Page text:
This week, I, Sarah Scalet, just a hardworking, honest journalist born and raised in the heartland, pretexted for the first time.
I placed a call from my office phone to my colleague Scott Berinato, manipulating the caller ID in such a way that the call appeared to be coming from Scott's cell phone. I also disguised my voice. And, just because I could, I recorded the call as well.
When Scott answered, I made up a lame story about how I was calling from his cell phone company to inquire about problems with his service. Scott demanded to know, in an increasingly stern voice, exactly who I was and what I wanted. And when I tried to fess up and tell him that it was actually me, Sarah, he hung up.
You might think that all this required incredible technical savvy on my part. Maybe I did some elaborate hack of a VoIP system, or built a fancy-schmancy gadget with parts from Radio Shack. Alas, no. In fact, all I did was call a toll-free phone number and punch in a few codes. First I entered the PIN, which was on a free calling card I got on the trade show floor at ISC East in New York. (The card was specifically designed to allow spoofing; it's all built in. It operates just like a calling card and costs 17c per minute.) Next I entered the number I wanted to call and the number I wanted to spoof. Then I punched a button to disguise my voice as a man, and another to record the call. All told, it was easier and took less time than it would have to get a customer service rep from my credit card company on the line.
And it worked. Who knew it was so easy to spoof a call?
Apparently, a lot more people than I suspected. As it turns out, there have already been isolated problems reported with caller ID spoofing, ranging from mildly amusing to truly alarming. In September, a Memphis newspaper reported that a retiree had received two calls from a neighbor or neighbors who disguised their voice and phone number to complain about his mowing the lawn early in the morning. In May 2005, a Newark newspaper reported on a hoax call to 911 that resulted in a swat team surrounding the apartment house from where the call seemed to originate. (The call-spoofing service I used now blocks calls made to 911.)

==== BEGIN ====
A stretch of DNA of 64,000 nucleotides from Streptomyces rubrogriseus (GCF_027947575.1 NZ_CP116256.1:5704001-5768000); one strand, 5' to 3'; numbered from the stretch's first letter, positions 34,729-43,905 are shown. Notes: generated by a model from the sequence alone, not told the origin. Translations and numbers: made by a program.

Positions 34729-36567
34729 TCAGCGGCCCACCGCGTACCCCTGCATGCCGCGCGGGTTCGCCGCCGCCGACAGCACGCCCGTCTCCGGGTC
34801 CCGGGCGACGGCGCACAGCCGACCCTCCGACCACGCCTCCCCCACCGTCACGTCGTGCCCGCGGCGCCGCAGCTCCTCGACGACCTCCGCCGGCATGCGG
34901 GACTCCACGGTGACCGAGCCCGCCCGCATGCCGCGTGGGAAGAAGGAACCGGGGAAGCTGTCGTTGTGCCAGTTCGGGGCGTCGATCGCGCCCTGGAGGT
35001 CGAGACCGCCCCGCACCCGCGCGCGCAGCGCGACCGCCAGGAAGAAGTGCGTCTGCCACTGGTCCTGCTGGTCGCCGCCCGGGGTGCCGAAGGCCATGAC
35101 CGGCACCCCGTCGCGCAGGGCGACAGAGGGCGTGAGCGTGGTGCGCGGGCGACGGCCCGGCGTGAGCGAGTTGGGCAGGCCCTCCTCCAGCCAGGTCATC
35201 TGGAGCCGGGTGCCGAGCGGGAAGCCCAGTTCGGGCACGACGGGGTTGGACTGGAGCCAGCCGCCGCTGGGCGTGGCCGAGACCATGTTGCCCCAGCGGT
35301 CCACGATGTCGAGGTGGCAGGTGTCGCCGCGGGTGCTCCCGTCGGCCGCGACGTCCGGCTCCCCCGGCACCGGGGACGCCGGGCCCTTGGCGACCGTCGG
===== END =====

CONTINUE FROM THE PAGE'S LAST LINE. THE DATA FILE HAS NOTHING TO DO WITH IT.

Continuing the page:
Legislators have taken notice. In June, the U.S. House of Representatives passed H.R. 5126, "the Truth in Caller ID Act of 2006," which would make it illegal "to cause any caller identification service to transmit misleading or inaccurate caller identification information, with the intent to defraud or cause harm." It's already illegal for telemarkers to mask their telephone numbers.
Privacy advocates find themselves somewhat torn on the matter. Marc Rotenberg, executive director of the Electronic Privacy Information Center, testified before a House committee last May both on the need for consumers to be able to make anonymous calls—say, from a shelter for abused women—and for consumers to be protected from fraudsters who would glean sensitive information by pretending to be someone else. (The House added the phrase, "with the intent to defraud or cause harm," at Rotenberg's suggestion.)
But for executives who are struggling to reduce fraud, the ease of caller ID spoofing cant be good news. When I called the company offering the spoofing service—and it's just one of many—the person in charge of sales told me that the company blocked calls to toll-free numbers and was always adding phone numbers to its black list, based on requests from government agencies or corporate America.
"The card is not meant to harass law enforcement or to cause chaos, which some the users have done with the card," he said, noting that he supported the legislation passed by the House because he felt that it added legitimacy to the service. "There are illegitimate uses that you may be held liable for, and we're all for that."
Maybe I have a maniacal mind, though, because for every legitimate use I can think of for caller ID spoofing, I can think of a half-dozen nefarious ones. I could have called Scott pretending to be his travel agent, or the local branch of his bank or his doctor's office, and tried to get information that I could use for fraud. If I were really evil, I could have scared the bejeezus out of him by saying that I had broken into his house.
Or, lets turn the tables a bit. I could have called Scotts travel agent, or bank or doctors office, pretending to be Scott. I could have tried to access his cell phones voice mail. As I was writing this column, I took a break to call my health-care provider's office for some test results, and she didnt even ask for my name—she just pulled it off her caller ID and started reading from my chart.
The technology isnt to blame for any of this. We are. We've grown far too reliant on caller ID as a form of identification. Both individuals and corporate America use caller ID to decide who to trust. It just takes a gimmicky calling card to force us to notice that that's a decidedly bad idea.
Columnist Sarah D. Scalet can be reached at firstname.lastname@example.org.